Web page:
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John Kaiser: Best Leverage in Ounces-in-the-Ground Plays
Source: Brian Sylvester of The Gold Report (10/8/10)
Kaiser Bottom-Fish Report Writer John Kaiser sees the gold price reaching well into thousands—one of a series of events that, ultimately, could result in the kind of area-play fever not witnessed on the junior board since the mid-1990s. John believes all it would take is a "holy mackerel"-type gold discovery in the right area. In this exclusive interview with The Gold Report, John reveals a Carlin-type gold discovery in the Yukon and a few others you'll want to know about.
John Kaiser: I regard gold as a special asset class, whose specialness is derived from the fact that gold is very rare, hard to bring above ground and generally useless due to its high cost, unlike silver, which is more abundant than cheap and gets fabricated into all sorts of industrial applications. Gold would be a wonderful conductor for electronics, too, but it's just too expensive. We have just over 5 billion oz. (Boz.) scattered around the world in safes, vaults and jewelry boxes not doing much at all.
Because gold has limited utility, its price is irrelevant to ongoing economic activity. As a comparison, if oil shoots to $500/barrel that means that your paycheck would allow you to drive just one-fifth the distance it allows you to drive now. Such a move in oil would have drastic implications for the global economy. But if gold shoots to $5,000, what happens? Well, the gold stays in my teeth. Jewelry demand goes down even more, but nobody makes any decisions to substitute out of gold because it really isn't being used for much. In other words, it really should not affect the economy.
TGR: Then why are people buying gold?
JK: People buy gold because it's a very exchangeable asset class and one that can't be forged, counterfeited or multiplied like paper or digital assets. Gold is an asset you want to own because the world is changing in terms of its geopolitical and economic center of gravity; it's moving from West to East and that shift will be turbulent. The East, to some degree, is still communist. We really do not know how financial and other assets and currencies will play out over the next 20 years.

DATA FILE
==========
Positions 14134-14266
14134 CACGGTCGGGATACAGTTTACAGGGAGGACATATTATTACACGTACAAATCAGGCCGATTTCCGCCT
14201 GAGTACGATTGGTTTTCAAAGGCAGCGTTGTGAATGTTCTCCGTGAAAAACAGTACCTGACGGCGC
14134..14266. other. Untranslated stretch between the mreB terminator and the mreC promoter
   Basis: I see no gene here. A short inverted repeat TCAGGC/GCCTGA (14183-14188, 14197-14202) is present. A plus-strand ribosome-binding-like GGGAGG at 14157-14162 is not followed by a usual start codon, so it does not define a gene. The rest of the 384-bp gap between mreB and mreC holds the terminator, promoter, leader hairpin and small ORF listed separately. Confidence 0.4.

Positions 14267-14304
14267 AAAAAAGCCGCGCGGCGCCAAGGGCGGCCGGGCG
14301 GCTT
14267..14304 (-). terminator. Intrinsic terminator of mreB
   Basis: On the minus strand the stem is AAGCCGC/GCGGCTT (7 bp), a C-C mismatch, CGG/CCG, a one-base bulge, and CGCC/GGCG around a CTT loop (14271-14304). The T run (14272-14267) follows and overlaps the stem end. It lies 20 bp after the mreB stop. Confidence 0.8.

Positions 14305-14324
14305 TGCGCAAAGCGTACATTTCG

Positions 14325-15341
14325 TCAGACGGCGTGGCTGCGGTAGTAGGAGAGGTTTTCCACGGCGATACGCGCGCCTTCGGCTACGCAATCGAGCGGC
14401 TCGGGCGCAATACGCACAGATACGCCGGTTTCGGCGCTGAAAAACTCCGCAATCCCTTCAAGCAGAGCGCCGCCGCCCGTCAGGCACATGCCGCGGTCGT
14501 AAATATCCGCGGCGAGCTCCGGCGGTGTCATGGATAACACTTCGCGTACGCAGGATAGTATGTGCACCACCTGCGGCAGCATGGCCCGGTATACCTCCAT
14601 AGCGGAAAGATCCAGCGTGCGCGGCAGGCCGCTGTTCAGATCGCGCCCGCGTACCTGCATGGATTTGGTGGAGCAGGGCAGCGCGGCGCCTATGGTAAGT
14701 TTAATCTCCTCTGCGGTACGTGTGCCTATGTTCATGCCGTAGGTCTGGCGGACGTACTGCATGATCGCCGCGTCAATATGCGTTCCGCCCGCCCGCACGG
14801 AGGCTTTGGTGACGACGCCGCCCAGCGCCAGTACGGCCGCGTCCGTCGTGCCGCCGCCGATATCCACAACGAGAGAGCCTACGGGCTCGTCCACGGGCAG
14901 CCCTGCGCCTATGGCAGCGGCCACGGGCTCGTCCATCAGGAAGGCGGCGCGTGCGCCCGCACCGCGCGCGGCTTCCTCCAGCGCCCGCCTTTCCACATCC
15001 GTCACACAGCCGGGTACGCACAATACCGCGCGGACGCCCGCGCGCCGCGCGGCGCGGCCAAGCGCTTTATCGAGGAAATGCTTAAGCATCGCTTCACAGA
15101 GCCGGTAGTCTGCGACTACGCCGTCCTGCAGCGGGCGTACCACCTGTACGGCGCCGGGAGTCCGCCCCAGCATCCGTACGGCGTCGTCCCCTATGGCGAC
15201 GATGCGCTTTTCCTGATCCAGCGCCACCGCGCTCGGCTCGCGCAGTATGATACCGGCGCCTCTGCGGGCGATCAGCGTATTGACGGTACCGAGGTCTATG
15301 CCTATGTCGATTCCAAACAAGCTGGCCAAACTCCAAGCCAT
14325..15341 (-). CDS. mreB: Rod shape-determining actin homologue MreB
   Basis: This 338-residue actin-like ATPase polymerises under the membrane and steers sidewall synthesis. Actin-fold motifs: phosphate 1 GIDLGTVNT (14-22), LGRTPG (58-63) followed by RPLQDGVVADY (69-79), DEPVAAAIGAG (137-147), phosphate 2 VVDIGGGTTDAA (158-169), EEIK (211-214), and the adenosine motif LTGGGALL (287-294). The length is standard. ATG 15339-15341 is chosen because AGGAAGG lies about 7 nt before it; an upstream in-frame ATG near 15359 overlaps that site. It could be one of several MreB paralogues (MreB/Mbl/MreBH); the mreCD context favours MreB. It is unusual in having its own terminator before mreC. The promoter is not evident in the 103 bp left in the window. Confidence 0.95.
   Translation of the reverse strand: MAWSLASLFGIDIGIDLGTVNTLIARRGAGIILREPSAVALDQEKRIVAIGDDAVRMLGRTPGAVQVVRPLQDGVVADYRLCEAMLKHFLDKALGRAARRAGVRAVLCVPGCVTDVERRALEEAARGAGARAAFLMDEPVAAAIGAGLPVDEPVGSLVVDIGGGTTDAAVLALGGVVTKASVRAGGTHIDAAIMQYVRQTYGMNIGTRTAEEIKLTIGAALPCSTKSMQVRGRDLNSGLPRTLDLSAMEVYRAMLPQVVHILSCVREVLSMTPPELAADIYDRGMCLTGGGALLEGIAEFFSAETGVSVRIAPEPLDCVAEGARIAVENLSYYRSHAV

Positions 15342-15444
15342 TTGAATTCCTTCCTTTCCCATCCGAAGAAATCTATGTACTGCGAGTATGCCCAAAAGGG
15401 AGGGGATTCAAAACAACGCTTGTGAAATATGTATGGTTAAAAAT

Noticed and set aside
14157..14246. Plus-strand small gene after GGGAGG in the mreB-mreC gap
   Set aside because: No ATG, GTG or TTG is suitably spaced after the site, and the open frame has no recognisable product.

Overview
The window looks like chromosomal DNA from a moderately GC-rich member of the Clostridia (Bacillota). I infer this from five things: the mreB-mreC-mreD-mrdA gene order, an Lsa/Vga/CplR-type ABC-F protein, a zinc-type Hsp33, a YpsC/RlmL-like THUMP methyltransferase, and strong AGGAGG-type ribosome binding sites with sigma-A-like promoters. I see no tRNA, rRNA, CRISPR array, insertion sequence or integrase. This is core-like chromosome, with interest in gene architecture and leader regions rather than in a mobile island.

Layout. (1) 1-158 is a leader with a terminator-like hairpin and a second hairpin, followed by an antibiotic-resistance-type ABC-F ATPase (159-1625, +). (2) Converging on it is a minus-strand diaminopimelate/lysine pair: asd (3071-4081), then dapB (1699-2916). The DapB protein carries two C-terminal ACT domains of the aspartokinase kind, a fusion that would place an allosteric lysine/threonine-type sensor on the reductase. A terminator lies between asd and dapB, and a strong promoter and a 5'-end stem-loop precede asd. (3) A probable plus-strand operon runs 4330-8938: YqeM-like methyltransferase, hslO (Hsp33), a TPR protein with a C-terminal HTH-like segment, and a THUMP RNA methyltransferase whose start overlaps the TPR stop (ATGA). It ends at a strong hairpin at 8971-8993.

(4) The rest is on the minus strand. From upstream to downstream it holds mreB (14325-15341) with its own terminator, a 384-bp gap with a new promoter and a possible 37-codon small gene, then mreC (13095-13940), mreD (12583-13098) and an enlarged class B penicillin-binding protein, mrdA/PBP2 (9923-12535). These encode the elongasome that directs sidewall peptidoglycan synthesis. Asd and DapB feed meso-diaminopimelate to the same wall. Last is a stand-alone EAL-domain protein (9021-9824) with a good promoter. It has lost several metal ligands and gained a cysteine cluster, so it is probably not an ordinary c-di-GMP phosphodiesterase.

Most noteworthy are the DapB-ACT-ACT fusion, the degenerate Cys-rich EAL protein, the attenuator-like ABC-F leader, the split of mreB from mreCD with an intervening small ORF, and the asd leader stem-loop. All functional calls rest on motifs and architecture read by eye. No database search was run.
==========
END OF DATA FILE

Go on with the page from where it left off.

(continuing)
TGR: But what's driving the demand? If it's not an economic collapse, what is it?
JK: It's the conversion of money into a different asset class because investors are concerned about currency gyrations; they're concerned about equities. Imagine a corporation that sells lots of widgets but no longer has access to the rare earth elements (REEs) needed to make them. Well, the company dies.
We're entering a period of massive change in the viability of businesses as new players from China enter the global stage and as new technology undermines yesterday's technology. Then you have all these financial entities and investment banks. They have thrived because they've engaged in a systematic looting of other people's wealth. Ultimately, the crash of 2008 will usher in a dramatic decrease in the lucrative fees collected by the financial sector. What are these Wall Street entities worth when they no longer make these extraordinary trading profits? They're not creating any real wealth. The market value of all these entities is under siege. You also have a boomer generation that owns all this paper, either directly or through pension funds. But the boomers need income. Everything is geared toward capital-gains growth, yet the current generation has few real jobs that would enable it to accumulate the capital needed to buy this paper from the retiring generation. This means companies are going to shift from a capital-gains model to a dividend-based model where pricing is based on the dividend they're able to pay. As these industries mature, carve out their niche and cease to be grow-forever entities, their stock prices will stop going up. Share prices may even have to go down, so they're worth owning for their yield.
All of these things potentially undermine the value of other asset classes. So it's just common sense to park 5% or maybe 10% of your wealth into gold and let it sit there, because gold is unlikely to go down in relative terms.
Gold investors don't own gold because they want to sell when it's up 300%. They want a sense of security; when everything goes haywire like it did in 2008, at least they have one portion of their asset base to convert into other assets when the dust settles.
TGR: How did we get to the point that gold is now a preferred asset class?
JK: This shift comes after a 30-year bear market in gold caused by the 500% real gain that happened in the span of less than eight years in the 1970s. This, in turn, unleashed 2 Boz. of new mine supply.
The mining industry said: "Wow, gold's at $350/oz. and these low-grade deposits are economic and these exploration targets are worth chasing because we can develop them as bulk tonnage deposits." We've had to digest all of this. But if you inflation-adjust $350 forward over the last 30 years, gold should now be at $1,000. That means gold is currently about 30% higher than it should be in inflation-adjusted terms. We're facing a real gain in the gold price because this period of Central Bank liquidation is over. The mining industry has exhausted the available pool of gold that was easy to exploit at $350 and rising all the way to $1,000. We actually need a higher real gold price to mobilize new supply.